• Axes.tick_params(… axis='x') | axis='y' | axis='both'

The interesting arguments we will see come up are as follows:

    length=      How long (in display units) should the tick lines be?
    pad=         How much padding (in display units) should there be between 
                   the tickline and the ticklabel?
    labelbottom= Should we display the xticklabels?
    bottom=      Should we display the ticklines?

To make use of this method, we will manually calculate the desired length to create our tiered x-axis.

But first, let’s create the base for our plot:

from matplotlib import pyplot as plt
plt.rc('font', size=12)

fig, ax = plt.subplots(figsize=(12, 6))
ax.spines[['left', 'top', 'right']].set_visible(False) # turn off all spines

bc = ax.bar('City', 'Number of Universities', data=plot_df, width=.6)
    pad=1,   # adjust pad to move individual labels further/closer to bottom spine


Next Level of Ticks#

Now, to add the next layer of ticks, we have two approaches we can take:

  1. Use an Axes.secondary_axis and offset its height by the height of the current xaxis

  2. Use Axes.annotate to manually create Text-objects for the 2nd tier of the Axis.

Both of these routes are viable, but I opted to use the former as I was less familiar with it and wanted to learn more about it.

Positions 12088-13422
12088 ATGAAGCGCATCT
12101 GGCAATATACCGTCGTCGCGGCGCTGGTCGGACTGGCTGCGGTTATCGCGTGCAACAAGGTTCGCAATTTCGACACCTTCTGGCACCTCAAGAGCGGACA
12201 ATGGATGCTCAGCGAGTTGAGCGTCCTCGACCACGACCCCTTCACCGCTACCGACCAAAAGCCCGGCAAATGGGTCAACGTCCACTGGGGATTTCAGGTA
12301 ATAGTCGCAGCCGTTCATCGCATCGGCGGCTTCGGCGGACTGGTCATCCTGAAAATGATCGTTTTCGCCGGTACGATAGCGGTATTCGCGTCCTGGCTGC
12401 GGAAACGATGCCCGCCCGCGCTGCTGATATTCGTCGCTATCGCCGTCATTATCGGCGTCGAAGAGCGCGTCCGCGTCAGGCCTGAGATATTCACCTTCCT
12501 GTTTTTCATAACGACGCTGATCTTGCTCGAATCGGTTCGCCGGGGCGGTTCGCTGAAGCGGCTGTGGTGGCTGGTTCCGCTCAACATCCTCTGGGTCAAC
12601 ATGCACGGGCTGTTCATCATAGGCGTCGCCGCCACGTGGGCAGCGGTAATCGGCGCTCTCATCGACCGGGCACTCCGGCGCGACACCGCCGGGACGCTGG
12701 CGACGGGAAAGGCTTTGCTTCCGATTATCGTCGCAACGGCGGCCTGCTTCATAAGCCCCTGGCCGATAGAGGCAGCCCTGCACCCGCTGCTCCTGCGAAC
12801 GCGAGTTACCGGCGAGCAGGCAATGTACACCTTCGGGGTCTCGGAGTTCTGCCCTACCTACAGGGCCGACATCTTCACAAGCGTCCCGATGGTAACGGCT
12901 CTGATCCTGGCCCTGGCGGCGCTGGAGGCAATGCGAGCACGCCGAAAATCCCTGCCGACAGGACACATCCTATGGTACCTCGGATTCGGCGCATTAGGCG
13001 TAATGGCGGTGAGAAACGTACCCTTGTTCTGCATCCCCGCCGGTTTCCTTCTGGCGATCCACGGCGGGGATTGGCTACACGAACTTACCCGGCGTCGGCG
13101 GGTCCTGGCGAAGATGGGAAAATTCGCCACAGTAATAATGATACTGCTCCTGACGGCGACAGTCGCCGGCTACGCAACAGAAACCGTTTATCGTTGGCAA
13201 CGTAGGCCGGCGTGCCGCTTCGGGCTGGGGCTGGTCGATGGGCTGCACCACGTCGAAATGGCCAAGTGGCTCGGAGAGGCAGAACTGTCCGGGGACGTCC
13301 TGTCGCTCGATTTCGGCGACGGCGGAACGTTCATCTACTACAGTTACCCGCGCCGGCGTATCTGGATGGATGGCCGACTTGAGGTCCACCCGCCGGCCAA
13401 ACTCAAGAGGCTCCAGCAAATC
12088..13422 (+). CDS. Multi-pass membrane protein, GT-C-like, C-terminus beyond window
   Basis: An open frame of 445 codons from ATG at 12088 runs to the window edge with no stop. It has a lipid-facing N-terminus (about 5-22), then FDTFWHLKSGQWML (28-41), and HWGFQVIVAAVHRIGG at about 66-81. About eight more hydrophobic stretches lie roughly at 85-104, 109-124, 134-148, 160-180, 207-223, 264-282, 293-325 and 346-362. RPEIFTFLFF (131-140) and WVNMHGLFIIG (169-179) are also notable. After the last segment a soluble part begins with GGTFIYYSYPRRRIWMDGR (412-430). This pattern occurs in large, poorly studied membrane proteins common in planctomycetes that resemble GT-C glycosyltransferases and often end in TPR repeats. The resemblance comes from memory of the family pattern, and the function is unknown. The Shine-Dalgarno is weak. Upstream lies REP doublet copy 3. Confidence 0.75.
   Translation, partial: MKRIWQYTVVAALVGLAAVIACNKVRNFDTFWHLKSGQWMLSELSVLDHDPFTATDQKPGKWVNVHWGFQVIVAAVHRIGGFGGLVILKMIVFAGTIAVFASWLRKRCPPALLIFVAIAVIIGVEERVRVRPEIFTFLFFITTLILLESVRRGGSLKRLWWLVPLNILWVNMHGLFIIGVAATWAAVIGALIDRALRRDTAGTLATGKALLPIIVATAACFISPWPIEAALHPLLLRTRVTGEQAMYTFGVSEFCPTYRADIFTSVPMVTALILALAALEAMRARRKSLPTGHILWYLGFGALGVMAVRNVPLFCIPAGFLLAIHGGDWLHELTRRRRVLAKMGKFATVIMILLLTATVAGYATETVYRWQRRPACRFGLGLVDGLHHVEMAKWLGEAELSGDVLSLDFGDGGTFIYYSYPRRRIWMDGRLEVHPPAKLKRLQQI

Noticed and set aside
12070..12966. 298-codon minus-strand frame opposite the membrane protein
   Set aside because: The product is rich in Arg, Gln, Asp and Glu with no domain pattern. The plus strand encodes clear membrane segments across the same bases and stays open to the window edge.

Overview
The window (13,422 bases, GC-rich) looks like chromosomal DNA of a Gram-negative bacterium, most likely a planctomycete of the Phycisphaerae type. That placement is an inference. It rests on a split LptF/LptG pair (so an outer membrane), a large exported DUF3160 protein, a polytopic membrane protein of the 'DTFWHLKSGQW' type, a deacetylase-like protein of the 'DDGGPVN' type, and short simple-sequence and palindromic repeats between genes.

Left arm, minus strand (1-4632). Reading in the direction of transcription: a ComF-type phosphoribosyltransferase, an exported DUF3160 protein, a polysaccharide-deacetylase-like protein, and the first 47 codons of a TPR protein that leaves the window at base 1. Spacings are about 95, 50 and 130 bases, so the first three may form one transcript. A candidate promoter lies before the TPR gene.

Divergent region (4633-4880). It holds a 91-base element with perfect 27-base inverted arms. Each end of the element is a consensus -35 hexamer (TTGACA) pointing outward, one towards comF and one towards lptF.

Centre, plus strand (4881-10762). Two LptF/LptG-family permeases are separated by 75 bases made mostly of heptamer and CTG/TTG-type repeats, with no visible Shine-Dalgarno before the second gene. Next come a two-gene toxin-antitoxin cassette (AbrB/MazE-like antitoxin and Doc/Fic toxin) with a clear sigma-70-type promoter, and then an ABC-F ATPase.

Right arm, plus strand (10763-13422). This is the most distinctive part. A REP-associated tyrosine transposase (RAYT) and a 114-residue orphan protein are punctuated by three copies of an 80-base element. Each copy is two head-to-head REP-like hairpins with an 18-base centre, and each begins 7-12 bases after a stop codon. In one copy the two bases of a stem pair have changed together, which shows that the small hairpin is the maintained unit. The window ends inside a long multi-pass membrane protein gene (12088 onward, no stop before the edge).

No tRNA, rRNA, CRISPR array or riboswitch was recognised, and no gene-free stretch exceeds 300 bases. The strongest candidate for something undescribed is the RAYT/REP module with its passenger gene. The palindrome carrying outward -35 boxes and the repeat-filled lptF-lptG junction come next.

Before diving too far into where our labels should be placed vertically, we can calculate where they belong horizontally. We can take our current x-ticks, assign their positions to our DataFrame, and take the mean of those tick locations.

This calculates the the location along the x-axis to center each of the group labels:

## Add group labels underneath existing rotated labels
label_locs = (

Austria     0.5
Denmark     2.5
France      5.5
Germany     9.0
Italy      12.5
Spain      16.5
Name: tick_loc, dtype: float64

Now that we know where each label should exist horizontally (in data-space), we can concern ourselves with computing where they belong vertically. To do this, I wrote a short function that takes in an Axes object and calculates the height of the xaxis based on the current BoundingBox and padding for the tick labels.